Probability

# Problem Solving Tactics: Level 3 Challenges Consider the set

$S= \left \{ 1, \frac {1}{2}, \frac {1}{3}, \frac {1}{4},\cdots, \frac {1}{100} \right \}.$

Choose any two numbers $x$ and $y,$ and replace them with $x+y+ xy.$

For example, if we choose the numbers $\frac{1}{2}$ and $\frac {1}{8}$, we will replace them by $\frac {11}{16}$.

If we keep repeating this process until only $1$ number remains, what is the final number?

There are 100 runners, each given a distinct bib labeled 1 to 100. What is the most number of runners that we could arrange in a circle, such that the product of the numbers on the bibs of any 2 neighboring runners, is less than 1000?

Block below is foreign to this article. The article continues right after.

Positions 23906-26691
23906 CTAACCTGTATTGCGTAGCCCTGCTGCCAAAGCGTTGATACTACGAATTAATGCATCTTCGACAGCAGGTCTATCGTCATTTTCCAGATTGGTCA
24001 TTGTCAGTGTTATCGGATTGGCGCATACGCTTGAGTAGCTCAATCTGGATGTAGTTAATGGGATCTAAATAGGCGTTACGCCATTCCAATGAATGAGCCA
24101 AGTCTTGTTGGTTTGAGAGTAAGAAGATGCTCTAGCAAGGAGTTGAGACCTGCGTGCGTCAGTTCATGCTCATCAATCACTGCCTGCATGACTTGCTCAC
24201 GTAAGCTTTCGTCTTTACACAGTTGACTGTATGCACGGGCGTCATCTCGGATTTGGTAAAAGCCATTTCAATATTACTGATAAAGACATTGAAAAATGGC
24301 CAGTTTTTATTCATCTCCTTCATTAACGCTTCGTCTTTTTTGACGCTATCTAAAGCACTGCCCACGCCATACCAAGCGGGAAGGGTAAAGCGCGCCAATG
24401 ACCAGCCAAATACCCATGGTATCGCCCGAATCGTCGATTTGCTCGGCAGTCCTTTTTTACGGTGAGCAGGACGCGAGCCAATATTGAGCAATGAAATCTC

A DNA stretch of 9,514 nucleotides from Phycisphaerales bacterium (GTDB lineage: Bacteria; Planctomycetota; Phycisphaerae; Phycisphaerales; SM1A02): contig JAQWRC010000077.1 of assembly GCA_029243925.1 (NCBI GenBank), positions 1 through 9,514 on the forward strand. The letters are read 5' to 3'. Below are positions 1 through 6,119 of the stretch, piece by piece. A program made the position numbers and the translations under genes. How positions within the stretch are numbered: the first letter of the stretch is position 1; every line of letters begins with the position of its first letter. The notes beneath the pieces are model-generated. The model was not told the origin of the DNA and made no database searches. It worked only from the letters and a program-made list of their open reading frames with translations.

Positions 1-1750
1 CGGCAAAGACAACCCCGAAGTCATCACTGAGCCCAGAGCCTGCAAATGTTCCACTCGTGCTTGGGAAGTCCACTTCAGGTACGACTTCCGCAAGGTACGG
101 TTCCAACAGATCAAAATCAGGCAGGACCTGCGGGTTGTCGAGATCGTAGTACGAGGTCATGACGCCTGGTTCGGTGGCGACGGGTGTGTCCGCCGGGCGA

Some unit squares of a $2013 \times 2013$ grid are marked so that any $19 \times 19$ subgrid has at least $21$ marked unit squares. What is the minimal possible number of marked unit squares?

Find the largest positive integer $n<100,$ such that there exists an arithmetic progression of positive integers $a_1,a_2,...,a_n$ with the following properties.

1) All numbers $a_2,a_3,...,a_{n-1}$ are powers of positive integers, that is numbers of the form $j^k,$ where $j\geq 1$ and $k\geq 2$ are integers.

2) The numbers $a_1$ and $a_{n}$ are not powers of positive integers. Sergei chooses two different natural numbers $a$ and $b$. He writes four numbers in a notebook: $a$, $a+2$, $b$ and $b+2$.

He then writes all six pairwise products of the numbers of notebook on the blackboard.

What is the maximum number of perfect squares on the blackboard?

Assumption: Natural numbers don't include zero.

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